A Gantt chart is a time planner which is very useful for planning projects. It is a bar chart showing a graphical picture of timetabling. It’s advantage is it can show how different parts interact with each other (which follow on from others, and which can work at the same time).
When to use
They come in use when organizing timing and resources for projects. They let you know what activities rely on others, and where you’re concentrating your resources at any one time. They are often the best tool to find the expected length of a project, and see which activities are the highest risk for holding it up.
- Draw a chart split by time (usually by weeks) across the top (x axis) with activities down the side (y axis)
- Identify the different activities (tasks) which need to be achieved during the project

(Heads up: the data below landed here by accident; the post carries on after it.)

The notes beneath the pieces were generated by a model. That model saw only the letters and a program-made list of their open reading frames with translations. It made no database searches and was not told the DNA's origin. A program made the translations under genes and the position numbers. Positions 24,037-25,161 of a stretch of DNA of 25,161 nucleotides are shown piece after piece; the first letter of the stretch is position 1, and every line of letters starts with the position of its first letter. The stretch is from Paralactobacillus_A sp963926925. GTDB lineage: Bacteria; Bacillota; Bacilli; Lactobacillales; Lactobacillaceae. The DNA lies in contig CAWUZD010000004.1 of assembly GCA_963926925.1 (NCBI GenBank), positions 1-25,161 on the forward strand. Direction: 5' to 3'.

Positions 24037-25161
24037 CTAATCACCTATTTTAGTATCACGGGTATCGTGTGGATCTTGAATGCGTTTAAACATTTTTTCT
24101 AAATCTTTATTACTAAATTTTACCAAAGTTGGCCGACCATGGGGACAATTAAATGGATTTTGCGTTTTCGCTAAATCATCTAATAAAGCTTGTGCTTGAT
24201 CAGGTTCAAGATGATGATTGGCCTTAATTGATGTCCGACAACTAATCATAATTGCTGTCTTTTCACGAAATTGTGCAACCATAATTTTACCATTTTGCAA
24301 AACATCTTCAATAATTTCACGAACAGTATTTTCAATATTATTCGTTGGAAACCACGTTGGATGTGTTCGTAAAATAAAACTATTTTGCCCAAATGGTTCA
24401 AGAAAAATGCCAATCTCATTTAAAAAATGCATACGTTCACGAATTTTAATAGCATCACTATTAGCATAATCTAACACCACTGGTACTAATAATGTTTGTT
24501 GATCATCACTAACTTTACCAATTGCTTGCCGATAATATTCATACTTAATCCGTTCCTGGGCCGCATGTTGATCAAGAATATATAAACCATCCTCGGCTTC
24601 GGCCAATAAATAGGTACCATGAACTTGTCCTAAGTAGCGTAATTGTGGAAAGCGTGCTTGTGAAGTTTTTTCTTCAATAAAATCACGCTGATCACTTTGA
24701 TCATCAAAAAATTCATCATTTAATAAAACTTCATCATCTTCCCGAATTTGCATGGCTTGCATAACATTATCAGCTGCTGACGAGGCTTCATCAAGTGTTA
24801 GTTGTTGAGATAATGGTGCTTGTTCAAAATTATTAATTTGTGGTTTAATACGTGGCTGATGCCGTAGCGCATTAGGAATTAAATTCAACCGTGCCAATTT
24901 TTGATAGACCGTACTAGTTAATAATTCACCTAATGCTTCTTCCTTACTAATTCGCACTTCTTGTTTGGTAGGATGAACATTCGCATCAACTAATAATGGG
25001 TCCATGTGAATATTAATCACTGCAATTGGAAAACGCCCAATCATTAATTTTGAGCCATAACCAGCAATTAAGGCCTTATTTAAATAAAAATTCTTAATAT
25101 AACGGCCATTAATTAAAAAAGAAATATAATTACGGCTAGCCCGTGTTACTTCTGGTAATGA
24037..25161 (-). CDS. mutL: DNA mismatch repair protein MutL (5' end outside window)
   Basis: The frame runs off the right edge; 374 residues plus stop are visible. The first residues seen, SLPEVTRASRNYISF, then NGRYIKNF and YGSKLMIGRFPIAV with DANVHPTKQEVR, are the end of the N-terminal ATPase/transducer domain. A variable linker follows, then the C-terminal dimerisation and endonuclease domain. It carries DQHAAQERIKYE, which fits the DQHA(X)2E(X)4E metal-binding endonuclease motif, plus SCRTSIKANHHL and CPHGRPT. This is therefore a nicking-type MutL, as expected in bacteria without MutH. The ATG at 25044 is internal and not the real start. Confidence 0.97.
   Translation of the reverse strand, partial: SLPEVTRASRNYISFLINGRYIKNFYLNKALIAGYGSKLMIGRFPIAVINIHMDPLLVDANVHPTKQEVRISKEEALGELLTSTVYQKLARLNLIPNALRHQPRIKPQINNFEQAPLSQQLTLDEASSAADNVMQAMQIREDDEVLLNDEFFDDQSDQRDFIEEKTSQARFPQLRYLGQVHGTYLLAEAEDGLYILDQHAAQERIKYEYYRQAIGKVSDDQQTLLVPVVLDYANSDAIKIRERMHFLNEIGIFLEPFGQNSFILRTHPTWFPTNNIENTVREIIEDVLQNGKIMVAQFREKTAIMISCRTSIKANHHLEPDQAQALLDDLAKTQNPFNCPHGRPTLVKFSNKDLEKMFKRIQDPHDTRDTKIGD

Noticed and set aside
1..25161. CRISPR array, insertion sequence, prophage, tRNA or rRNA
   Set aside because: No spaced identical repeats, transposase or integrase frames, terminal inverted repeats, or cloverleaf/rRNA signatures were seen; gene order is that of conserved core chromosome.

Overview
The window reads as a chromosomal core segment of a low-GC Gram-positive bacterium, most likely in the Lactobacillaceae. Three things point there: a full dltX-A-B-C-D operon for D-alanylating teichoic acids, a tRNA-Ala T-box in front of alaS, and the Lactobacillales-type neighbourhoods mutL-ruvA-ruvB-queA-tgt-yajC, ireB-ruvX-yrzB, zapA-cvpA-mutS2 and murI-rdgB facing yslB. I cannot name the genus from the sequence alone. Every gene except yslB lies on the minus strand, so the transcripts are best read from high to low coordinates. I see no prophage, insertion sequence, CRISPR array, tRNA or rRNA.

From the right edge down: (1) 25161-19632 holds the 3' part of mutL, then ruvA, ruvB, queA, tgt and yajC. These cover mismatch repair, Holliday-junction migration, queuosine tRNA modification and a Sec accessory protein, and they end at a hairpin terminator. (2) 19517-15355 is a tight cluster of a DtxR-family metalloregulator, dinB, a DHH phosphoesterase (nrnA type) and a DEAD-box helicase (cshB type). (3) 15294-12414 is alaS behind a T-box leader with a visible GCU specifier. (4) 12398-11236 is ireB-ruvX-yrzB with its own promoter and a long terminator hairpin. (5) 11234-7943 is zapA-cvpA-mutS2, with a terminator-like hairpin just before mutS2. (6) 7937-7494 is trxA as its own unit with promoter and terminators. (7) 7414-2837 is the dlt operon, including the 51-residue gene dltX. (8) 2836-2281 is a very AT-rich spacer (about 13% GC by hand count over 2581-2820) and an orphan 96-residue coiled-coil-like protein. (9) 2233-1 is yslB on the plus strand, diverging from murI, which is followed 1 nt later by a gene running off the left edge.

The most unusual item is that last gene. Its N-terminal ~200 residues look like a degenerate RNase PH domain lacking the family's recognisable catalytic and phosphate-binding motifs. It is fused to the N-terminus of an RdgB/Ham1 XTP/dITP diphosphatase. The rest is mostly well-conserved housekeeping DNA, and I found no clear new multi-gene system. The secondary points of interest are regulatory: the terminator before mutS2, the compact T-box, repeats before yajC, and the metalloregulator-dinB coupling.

- Calculate the length of time of each project
- Calculate what tasks must wait for another to finish before they can start
- Arrange each activity in the bar chart with a bar the length of the activity
- (Optional) mark on the graph where an activity relies on another being completed using arrows
- You should now have a chart showing a good high level overview of your activities:
In the example, the project begins with activity A, closely followed by activity B, and the two can operate at the same time. Activity E then can’t start until activity C has ended. These are useful for all sorts of planning – my friend uses them to make sure all the parts of his Christmas dinner are ready at the right time!
It’s clear from this example that although the project is expected to finish after 10 weeks, if activity A took 4 weeks, you would already be expecting to finish the project late, even though you’re less than half way through, so it can give some advanced warning of issues.
It’s a very top level diagram, so the details of the activities will have to be kept elsewhere. It’s also limited in showing any complicated interdependencies, e.g. it’s unclear in the above what effect activity B taking 3 weeks longer would have, but it’s a key tool in getting an overview of your project, and keeping the process on target.